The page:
Former first lady Ida McKinley lived with epilepsy, Now, over 100 years after leaving the White House, Mrs. McKinley and Rick Harrison are uniting to benefit people living with seizures.
Harrison, co-owner of the Gold & Silver Pawn Shop in Las Vegas and star of History's "Pawn Stars," bought the tiara from a family member of Mrs. McKinley on an episode of his show earlier this year. When he sold the tiara to the William McKinley Presidential Library and Museum in Canton, OH, Harrison donated the proceeds from the sale, $40,000, to the Epilepsy Foundation and Epilepsy Foundation of Nevada.
Harrison, an Epilepsy Foundation spokesman and Board member, lived with seizures as a child. He recently talked about feeling a connection to McKinley because of their shared disease.
As a child, I looked for people whose names I might recognize who had epilepsy so that I would not feel alone. One of the reasons that I bought first lady Ida McKinley’s tiara ... was that she was one of those rare names I found as a child, and I hope that children with epilepsy today looking for that familiar face who knows their struggle see me and feel a bit less alone.
- Rick Harrison, Las Vegas Sun, July 10, 2014
The donation will help the Epilepsy Foundation in our mission to stop seizures and sudden unexpected death in epilepsy (SUDEP), find a cure and overcome the challenges created by epilepsy through efforts including education, advocacy and research to accelerate ideas into therapies. It will also help the Epilepsy Foundation of Nevada provide information and education on living successfully with epilepsy, conduct yearly educational conferences for the public, and train school nurses and other school professionals in seizure recognition, treatment, and response.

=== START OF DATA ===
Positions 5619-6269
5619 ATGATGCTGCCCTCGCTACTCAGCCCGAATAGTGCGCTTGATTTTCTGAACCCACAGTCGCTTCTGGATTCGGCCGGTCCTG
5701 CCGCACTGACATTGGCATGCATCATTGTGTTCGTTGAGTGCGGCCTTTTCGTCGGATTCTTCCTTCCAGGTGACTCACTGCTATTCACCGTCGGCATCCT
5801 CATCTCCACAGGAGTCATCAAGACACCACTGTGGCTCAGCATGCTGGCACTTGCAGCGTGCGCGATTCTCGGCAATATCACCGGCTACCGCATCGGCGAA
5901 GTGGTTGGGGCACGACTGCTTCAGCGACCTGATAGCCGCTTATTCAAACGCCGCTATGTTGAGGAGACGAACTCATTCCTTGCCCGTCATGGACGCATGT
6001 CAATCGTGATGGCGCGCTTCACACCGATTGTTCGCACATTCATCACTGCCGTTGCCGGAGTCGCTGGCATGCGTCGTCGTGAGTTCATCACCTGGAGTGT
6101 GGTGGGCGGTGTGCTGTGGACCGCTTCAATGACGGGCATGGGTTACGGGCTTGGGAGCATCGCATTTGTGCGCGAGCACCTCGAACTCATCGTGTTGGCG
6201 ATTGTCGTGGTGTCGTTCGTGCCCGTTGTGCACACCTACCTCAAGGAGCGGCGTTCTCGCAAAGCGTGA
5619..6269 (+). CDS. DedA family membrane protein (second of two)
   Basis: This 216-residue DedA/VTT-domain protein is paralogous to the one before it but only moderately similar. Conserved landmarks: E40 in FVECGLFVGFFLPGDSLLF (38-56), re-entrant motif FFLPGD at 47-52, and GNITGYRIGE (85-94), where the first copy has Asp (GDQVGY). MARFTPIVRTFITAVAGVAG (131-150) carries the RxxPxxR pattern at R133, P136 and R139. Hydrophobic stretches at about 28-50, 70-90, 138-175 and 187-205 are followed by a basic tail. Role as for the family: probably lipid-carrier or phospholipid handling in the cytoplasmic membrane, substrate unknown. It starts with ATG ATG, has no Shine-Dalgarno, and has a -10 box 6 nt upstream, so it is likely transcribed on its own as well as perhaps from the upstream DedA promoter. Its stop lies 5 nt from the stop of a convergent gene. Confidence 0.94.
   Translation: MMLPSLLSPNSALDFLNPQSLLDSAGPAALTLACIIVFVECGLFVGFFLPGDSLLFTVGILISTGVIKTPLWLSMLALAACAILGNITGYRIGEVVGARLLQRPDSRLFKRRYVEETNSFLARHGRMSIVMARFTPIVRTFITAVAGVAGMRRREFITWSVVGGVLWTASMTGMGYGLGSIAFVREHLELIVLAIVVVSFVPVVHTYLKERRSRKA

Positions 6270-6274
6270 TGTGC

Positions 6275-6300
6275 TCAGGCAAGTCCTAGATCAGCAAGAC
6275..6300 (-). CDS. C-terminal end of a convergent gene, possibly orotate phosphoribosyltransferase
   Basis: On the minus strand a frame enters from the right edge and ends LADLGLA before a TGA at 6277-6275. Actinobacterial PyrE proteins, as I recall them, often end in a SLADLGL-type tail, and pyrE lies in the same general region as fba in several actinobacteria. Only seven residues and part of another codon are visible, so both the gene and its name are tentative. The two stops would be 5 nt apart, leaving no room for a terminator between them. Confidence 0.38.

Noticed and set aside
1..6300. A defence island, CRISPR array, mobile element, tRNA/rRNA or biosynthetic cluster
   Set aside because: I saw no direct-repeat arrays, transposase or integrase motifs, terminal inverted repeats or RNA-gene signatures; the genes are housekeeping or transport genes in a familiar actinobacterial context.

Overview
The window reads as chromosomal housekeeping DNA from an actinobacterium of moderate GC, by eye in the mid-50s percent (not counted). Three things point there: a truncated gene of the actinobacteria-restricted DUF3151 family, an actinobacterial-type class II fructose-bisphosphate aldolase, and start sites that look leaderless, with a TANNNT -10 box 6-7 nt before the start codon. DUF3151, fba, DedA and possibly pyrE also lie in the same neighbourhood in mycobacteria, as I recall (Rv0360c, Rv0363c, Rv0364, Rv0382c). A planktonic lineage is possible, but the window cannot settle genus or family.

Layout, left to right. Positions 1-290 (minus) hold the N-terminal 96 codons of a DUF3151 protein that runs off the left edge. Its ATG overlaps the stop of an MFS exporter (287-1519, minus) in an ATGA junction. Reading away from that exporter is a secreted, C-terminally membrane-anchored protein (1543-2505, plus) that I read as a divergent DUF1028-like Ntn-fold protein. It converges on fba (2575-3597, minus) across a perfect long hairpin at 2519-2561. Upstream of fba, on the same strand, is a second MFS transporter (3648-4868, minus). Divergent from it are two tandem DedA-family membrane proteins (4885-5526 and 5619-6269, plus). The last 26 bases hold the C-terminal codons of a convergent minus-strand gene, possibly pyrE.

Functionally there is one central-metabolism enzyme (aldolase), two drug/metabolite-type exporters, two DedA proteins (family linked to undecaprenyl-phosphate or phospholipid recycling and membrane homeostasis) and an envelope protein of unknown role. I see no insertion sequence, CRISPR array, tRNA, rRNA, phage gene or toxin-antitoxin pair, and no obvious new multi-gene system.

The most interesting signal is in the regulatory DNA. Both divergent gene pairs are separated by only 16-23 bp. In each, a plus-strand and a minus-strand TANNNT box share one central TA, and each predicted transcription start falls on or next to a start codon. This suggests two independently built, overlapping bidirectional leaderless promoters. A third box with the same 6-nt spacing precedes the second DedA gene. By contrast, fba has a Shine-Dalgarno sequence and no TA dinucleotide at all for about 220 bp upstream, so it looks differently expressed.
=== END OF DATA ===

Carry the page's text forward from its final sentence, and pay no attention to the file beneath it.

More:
"We are proud to call Rick Harrison an amazing advocate and friend of the Epilepsy Foundation," said Phil Gattone, president & CEO of the Epilepsy Foundation. "When Ida McKinley’s tiara appeared on a recent episode of his show, Rick took the opportunity to talk about her epilepsy and his childhood seizures. Seeing Rick talk about epilepsy on an internationally famous show like 'Pawn Stars' helps empower our entire community and helps increase understanding of a condition that affects more than 2 million people in the U.S. and 65 million people around the world."
In addition to this donation, Harrison is also leading the Pawn Stars Poker Run on October 5, 2014, that will benefit the Epilepsy Foundation of Nevada. Rick, accompanied by his son Corey (Big Hoss) will lead thousands of motorcycle riders through Las Vegas on the Poker Run to be followed by awesome music and festivities at Hogs & Heifers Saloon. The Grand Prize is a 2014 Triumph motorcycle with lots of other prizes and raffles. Register Here